During the Christmas holidays, I travelled to Belize with Matt's family for a ten day vacation. I was excited for the opportunity to hike in a different country. Matt and I knew that there would be some hiking trails at the Wildlife Cockscomb & Basin Reserve (the world's only Jaguar Reservation Site) so we brought our boots and our poles with us.
When we got to the reserve, the guy who worked there explained some of the trails to us and then left us to our own devices. We decided to go with Tiger Fern Trail because it sounded like the most challenging option and it also had a double waterfall that we wanted to check out. Matt's sister, Pamela, and her fiancee, Sinisa also joined us for this hike. The rest of Matt's family took an easier/shorter trail.
The four of us headed back up the road for about 100 yards before we reached the sign indicating we had found our trailhead.
It goes without saying in Belize that the weather was very warm that day. We were lucky enough to have a cloudy overcast as I think I would have melted if the sun had been out. I was having a hard enough time with acclimatizing in the humidity!
As we made our way through the jungle, the trail itself started off as fairly flat. We came across a river that had man-made stones leading across it for a bridge.
Once you get past that point, the trail slowly begins to ascend. Every ten minutes along the way there were resting benches, which we didn't really rest at but did use that opportunity to take pictures or pause for a drink. I had to make sure I drank a lot of water as I was losing a lot from sweating so much. I don't think I've ever sweat so much in my entire life! Along one of the switchbacks, Matt and I spotted an bug hill of some sort. I wonder what kind of bug lived in there?
Over time, the trail turned into small uneven switchbacks before eventually climbing to the top of a ridge. As soon as you reach the top, the trail splits off. If you keep going straight, it takes you to a campground. However, our destination was the waterfalls so we veered off to the right. At the top of the ridge, you can overlook the entire Wildlife Reserve. It was a bit of a welcome break as the wind was a bit higher and it allowed me to cool down a bit. We took a few pictures and then continued on our way.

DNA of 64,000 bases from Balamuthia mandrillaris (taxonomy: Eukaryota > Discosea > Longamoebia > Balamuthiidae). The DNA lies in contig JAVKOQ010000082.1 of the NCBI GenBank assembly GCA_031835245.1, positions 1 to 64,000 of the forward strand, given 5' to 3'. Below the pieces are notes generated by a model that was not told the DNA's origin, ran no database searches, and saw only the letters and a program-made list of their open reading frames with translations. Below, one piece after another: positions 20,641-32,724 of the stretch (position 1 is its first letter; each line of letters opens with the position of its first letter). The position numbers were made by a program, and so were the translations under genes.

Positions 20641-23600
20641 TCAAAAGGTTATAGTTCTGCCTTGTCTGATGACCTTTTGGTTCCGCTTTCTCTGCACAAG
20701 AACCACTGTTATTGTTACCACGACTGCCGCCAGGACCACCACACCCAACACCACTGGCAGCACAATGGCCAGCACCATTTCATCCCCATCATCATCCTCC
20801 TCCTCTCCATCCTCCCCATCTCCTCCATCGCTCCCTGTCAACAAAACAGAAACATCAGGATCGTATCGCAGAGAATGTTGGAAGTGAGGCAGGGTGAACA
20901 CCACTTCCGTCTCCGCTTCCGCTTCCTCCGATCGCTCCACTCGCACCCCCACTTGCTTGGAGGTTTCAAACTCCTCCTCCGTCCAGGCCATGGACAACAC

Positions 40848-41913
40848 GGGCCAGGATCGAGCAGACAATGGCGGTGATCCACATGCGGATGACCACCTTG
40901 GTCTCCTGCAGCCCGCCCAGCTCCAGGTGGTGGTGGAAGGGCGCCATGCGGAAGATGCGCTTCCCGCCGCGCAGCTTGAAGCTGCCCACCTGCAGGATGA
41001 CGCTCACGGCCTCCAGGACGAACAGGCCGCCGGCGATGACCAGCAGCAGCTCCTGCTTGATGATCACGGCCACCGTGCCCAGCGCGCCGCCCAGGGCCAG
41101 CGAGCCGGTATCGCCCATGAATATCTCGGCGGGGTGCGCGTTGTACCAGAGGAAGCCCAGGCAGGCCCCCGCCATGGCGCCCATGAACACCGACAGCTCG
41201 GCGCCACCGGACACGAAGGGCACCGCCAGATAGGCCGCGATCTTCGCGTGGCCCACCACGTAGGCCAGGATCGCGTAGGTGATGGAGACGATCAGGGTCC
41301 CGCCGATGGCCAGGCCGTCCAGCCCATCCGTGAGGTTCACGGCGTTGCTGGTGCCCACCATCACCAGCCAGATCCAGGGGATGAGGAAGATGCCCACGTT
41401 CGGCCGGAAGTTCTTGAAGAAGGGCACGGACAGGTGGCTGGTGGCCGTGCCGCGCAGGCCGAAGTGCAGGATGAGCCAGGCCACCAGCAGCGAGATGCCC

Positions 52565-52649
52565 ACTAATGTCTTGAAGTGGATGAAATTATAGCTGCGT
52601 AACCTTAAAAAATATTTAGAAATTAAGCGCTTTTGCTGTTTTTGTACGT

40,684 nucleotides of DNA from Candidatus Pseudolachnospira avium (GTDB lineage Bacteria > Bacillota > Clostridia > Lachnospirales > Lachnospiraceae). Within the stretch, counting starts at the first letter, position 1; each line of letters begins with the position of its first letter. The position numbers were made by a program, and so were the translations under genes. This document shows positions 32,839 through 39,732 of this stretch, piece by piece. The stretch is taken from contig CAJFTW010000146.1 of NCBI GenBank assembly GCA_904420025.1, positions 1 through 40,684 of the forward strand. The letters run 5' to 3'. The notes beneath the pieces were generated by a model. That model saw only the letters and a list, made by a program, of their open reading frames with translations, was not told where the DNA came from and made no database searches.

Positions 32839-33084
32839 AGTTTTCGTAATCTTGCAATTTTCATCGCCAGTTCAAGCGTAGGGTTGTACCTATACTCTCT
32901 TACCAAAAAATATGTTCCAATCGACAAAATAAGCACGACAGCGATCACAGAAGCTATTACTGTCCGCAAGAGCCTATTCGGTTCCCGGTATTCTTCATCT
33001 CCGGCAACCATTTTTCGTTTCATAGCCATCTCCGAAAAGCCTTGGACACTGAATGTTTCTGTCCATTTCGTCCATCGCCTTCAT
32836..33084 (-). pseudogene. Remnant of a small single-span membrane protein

At this point, the trail begins to go down into the valley. Just as the trail began to dip, we spotted a few berries that looked like the blueberries not-quite-right cousin!
We thought it would be best to not risk eating them. The further down we went, the more slippery the rocks became and it started to become difficult to move without taking a slow and cautious step. Luckily, there was a flimsy wooden banister near the bottom we could hang on to for balance. Soon, we could hear the sound of the first waterfall.
There was a family already swimming in the pool so we decided to hike up a small hill beside the waterfall to see the second one.
I'm glad we did. The second waterfall was much larger and so was it's pool.
We had a quick lunch that Kathy (Matt's mom) had made for us before taking a few pictures. I was the first to get in the pool (after being ensured the log at the bottom was not indeed a crocodile).
Matt joined me soon after and we were able to get some pictures right beside the waterfall. The only other thing in the pool besides us was the minnows! It was really beautiful. After Sinisa and Pam took a dip and had some pictures taken, we all explored the area, taking in the beauty of the waterfall and the vegetation that surrounded it.
We then had to figure out how to get changed back into our hiking clothes, as another family had joined us! We ended up having to walk down the trail a bit and then hide behind our towels. Once we were all changed and ready to go, we started back up the very steep climb to the ridge. Unfortunately it was the middle of the day by the time we had started the hike, so we didn't really get the chance to see many animals. But it was still incredibly neat to be able to hike in a jungle (even if I did almost melt along the way)!